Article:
The Greetwell villa

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LARA ERA Roman Colonia
LARA Record Number 7.23


The important late Roman 'villa' located in a magnificent position on the hilltop, looking south across the Witham Gap, is included under the heading of 'public' buildings, because Mr Jones points out that its function was most likely not that of a conventional countryside villa, but an 'official residence' of a senior figure, possibly the senior figure in the administration of Britannia Secunda - the provincial governor (chapter 7a). This, at least, is the implication of Dr Neal's assessment of the 'palatial scale and quality' of the mosaics, and the plan form, with a large courtyard surrounded by (probably) four immense corridors with mosaics, in advance of the main accommodation. Although it may have contained suites of 'private' rooms, in the role of 'official residence' it will have been the 'public' rooms towards which greatest contemporary attention will have been directed. Nor can its siting be accidental. When seen from the brow of Canwick Hill, at the point where the Roman road descends into the valley, the city and Forum buildings will have crowned the ridge due north; but separated from the city a little to the east, will have been this second highly imposing group of buildings. Like the palace at Fishbourne (Sussex) and also, perhaps, the villae within the ditches demarcating the oppida at Bagendon and Gorhambury, the Greetwell 'villa' lies within the LPRIA ditch systems. The question of whether this building does represent a specialised 'public' residence will be addressed, first, by the establishment of the plan of the building. Recovery of the plan of the site and the definition of its surrounding complex should be a high priority for work on the Colonia Era. Environmental work in this area, especially in the grounds of the palace, might be able to establish any distinctive planting which could be associated with gardens or with the cultivation of exotic food plants.

LARA Boundaries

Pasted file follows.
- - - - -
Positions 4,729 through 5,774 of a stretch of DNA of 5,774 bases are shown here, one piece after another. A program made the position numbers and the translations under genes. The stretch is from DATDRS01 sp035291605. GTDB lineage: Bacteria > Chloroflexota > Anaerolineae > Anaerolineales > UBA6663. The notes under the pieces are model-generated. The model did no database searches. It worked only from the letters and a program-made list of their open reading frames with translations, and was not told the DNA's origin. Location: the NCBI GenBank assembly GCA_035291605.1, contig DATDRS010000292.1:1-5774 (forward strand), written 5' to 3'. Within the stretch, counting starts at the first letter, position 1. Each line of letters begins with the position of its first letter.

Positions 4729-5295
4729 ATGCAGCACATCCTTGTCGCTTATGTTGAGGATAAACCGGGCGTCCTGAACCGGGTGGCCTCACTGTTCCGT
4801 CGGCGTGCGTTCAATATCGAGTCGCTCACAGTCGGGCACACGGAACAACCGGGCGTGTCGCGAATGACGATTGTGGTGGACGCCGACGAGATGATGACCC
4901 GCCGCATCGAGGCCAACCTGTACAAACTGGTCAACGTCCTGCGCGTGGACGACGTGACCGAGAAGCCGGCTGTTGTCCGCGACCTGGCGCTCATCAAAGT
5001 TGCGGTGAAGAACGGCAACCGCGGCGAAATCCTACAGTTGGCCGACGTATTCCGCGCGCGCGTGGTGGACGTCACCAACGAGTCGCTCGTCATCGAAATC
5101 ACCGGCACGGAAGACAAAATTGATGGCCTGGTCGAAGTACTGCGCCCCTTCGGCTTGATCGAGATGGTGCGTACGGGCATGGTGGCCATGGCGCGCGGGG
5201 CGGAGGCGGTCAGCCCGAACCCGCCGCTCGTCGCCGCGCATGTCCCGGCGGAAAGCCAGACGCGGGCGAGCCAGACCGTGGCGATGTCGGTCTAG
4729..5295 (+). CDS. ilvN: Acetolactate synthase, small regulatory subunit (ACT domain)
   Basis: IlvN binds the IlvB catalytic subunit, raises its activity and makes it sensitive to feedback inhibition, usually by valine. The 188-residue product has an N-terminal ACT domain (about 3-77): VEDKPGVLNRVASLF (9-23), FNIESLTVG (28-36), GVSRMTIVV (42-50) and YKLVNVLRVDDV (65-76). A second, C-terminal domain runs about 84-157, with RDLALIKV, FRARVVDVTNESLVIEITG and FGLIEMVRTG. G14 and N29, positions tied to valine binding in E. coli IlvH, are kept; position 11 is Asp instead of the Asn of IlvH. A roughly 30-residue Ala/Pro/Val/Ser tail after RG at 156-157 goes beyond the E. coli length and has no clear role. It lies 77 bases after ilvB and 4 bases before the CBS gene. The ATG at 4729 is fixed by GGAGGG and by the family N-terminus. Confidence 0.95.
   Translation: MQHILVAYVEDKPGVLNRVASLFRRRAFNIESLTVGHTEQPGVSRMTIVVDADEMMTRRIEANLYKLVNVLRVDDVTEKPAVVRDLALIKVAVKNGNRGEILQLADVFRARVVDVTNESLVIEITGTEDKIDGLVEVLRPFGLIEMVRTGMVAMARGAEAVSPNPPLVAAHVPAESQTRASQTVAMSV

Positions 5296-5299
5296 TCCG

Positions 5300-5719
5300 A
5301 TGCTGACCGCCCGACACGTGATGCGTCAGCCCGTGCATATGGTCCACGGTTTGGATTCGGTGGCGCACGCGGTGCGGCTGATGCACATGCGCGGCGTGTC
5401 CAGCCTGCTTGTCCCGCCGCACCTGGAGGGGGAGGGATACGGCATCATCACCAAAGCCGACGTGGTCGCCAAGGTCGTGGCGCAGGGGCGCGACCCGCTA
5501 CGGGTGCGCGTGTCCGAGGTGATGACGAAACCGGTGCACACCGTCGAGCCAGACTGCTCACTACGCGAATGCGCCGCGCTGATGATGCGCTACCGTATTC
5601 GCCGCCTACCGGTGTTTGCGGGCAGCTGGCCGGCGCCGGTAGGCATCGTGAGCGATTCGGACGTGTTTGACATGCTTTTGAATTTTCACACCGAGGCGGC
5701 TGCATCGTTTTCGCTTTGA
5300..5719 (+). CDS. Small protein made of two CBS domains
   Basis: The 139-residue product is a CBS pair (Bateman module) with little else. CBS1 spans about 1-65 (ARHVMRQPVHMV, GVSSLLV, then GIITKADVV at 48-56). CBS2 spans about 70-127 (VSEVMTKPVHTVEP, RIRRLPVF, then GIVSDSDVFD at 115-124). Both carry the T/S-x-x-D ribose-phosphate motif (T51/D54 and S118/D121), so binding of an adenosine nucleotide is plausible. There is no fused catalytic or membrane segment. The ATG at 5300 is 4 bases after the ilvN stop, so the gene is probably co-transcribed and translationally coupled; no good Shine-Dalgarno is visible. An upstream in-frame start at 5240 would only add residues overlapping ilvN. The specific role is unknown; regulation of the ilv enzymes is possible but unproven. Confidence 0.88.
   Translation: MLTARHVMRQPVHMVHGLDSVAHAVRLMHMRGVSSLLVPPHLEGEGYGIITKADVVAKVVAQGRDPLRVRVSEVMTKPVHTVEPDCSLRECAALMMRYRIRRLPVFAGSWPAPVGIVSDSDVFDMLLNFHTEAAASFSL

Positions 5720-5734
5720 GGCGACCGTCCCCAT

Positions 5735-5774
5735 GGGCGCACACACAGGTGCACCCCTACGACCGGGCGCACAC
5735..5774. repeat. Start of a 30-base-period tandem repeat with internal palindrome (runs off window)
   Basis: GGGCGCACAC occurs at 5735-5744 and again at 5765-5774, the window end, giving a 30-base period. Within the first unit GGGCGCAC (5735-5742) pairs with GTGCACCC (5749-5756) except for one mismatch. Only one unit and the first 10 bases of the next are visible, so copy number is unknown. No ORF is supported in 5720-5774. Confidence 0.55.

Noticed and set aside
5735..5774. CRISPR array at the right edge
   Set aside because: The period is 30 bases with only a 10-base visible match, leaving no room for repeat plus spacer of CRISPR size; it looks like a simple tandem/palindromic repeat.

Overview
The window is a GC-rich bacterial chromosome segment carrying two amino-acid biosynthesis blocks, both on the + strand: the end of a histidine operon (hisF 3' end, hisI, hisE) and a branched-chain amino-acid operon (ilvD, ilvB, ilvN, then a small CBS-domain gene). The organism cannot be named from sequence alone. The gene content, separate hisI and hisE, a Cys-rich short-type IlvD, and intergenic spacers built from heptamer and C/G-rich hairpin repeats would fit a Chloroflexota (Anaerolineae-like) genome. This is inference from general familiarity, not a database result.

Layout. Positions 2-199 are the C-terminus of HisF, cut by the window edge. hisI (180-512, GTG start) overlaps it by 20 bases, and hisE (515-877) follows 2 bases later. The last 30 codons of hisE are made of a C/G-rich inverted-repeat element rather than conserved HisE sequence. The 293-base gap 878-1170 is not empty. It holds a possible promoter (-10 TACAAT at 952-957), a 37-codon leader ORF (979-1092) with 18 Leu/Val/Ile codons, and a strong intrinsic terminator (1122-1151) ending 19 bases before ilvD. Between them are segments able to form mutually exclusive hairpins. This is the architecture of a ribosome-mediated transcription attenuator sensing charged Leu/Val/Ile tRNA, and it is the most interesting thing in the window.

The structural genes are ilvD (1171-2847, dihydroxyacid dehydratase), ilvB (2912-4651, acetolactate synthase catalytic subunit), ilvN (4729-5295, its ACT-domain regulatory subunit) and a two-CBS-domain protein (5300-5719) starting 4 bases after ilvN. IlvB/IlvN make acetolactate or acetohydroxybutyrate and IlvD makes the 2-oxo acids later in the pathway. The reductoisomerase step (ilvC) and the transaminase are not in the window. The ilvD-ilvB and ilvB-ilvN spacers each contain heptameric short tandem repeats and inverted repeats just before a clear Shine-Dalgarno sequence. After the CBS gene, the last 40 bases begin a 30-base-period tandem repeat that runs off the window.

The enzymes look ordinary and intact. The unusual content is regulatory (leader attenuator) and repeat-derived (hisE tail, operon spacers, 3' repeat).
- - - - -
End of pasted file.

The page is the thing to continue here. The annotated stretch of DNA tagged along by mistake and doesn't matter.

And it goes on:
The complex might have been very much larger than the residence itself, so the RAZ boundary takes in a very large area. It is constrained, however, by the known cemeteries to the west and by Wragby Road to the north. To the east lay, in the Roman Military Era anyway, the Iron Age ditch system, which places the Greetwell Villa inside the Lincoln dyke system and so invites comparison with the palace at Fishbourne, which lies inside the Chichester dykes system. The southern boundary of the villa estate could well have been the river itself. Certainly the cliff face would have formed an important part of the setting of the residence, and terraced gardens in the Mediterranean manner on the slopes are at least a possibility. The large estate defined by these boundaries is significantly similar to the estate which was subsequently to become the estate held by St Mary's Abbey during the medieval period (RAZ 8.1.3 and 9.55.2), and this raises the possibility that there may have been some continuity between the late Roman and the High Medieval period in the matter of estate boundaries. Any such continuity would be similar to that perceived by Finberg (1959; Wilkinson, Prosser and Holbrook 1995) in monastic estates at the other end of the limestone escarpment in Gloucestershire. The possibility (however remote) that the Greetwell Villa estate became the core of an important monastic holding is of very great interest and it makes archaeological work along the boundaries of the known monastic estate an urgent priority. The validity of the theory will be most easily tested along the proposed boundaries of the estate - where special attention should be directed in the course of future work. Small-scale excavation work could pay large dividends if it demonstrates that the medieval boundaries follow the same lines as Roman ones.